“I think it was a great meet for me, I was in good shape and I felt confident that I could drop my times… I swam 200 and 100 butterfly where I got 19th and (53.97) 45th place respectively. They weren’t my best times but I can take them and I know that I can do better with my coach Gianluca Alberani who has supported me since I arrive to this swimming club (Azura Florida Aquatics) in January 2016. Now I’d like to take a little break and start a new plan and talk with my coaches what are the most important meets to be focus on for next year”
Competing in his first Long Course World Championships in Budapest Hungary sprinter Jean Luc Zephir made his presence for his nation St Lucia and provided evidence of his talent.
Racing in the 100 metre freestyle he produced an effort of 51.98 (split time 24.61) to place 65th overall. That performance was the 3rd fastest for the CARIFTA region swimmers and the 8th fastest among the CCCAN sprinters. It is also the 2nd fastest time ever recorded by a St Lucian at the World Championships. The fastest time for St Lucia is the 51.39 set by Olympian Jordan Augier at the 2015 Kazan Championships.
He placed 4th among CARIFTA sprinters today July 28 in the 50 metre freestyle and 8th for the CCCAN region with a time of 23.76. The only St Lucian faster than Jean Luc again is Augier who produced a 23.30 clocking also in Kazan.
Zephir spoke about his performances at the biggest swim meet outside of the Olympics early today with draftingthecaribbean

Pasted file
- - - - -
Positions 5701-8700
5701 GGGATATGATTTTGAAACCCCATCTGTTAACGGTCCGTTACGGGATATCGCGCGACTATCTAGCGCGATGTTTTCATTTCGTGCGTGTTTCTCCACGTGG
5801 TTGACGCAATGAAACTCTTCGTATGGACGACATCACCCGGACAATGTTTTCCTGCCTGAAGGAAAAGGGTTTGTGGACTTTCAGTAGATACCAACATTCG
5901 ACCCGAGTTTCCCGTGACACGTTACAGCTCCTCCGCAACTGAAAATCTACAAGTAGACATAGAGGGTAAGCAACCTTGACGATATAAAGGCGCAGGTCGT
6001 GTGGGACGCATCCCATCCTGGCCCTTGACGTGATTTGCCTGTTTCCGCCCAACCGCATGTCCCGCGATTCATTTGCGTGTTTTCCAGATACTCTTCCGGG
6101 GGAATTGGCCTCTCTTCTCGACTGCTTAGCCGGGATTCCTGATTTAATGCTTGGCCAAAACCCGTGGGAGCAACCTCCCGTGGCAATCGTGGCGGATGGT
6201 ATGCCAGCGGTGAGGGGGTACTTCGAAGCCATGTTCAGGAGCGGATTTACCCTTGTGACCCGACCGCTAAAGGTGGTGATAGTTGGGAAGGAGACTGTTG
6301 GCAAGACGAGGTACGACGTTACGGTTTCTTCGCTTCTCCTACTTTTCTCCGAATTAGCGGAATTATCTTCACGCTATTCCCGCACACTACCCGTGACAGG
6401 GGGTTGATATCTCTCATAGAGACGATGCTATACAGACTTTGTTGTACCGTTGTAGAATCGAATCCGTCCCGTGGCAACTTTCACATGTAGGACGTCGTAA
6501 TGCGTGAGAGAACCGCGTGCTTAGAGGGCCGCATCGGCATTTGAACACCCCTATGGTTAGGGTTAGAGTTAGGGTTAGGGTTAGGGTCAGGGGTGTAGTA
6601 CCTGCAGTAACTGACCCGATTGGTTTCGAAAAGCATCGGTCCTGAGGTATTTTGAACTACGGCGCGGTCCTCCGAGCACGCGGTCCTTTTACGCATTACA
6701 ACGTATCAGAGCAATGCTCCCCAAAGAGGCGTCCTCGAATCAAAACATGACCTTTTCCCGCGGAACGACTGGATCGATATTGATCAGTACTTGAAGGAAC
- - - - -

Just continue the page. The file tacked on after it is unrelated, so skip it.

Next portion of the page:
“I had a range of emotions about the experience. I am happy and at the same time a little disappointed in my times. I think that for my first World Championship in long course it is satisfactory. All these steps will allow me to progress and learn. I had great races in the 100 freestyle, and the 50 freestyle where I finished 3rd in my heat but I think I can do even better. This week I was very proud to swim in the St Lucian colours. I think my father and mother and my club Plymouth Leander will also be very proud of me”.
Jamaica’s fastest ever sprinter Justin Plaschka continues to etch his name further in the nation’s swimming history books. Already the quickest swimmer in short course yards (25 yards), short course metres (25 metres) and the long course pool (50 metres) he continues to solidify his top spot by recording the top time ever done by a Jamaican in all the meets he competes in. That trend started in his first meet, the 2015 CCCAN Championships in Barbados and continued at the 2016 Caribbean Islands Swimming championships in The Bahamas and the 2016 World short Course Swimming Championships in Windsor Canada. The 2017 FINA World Championships in Budapest would just be a continuation of his hot streak.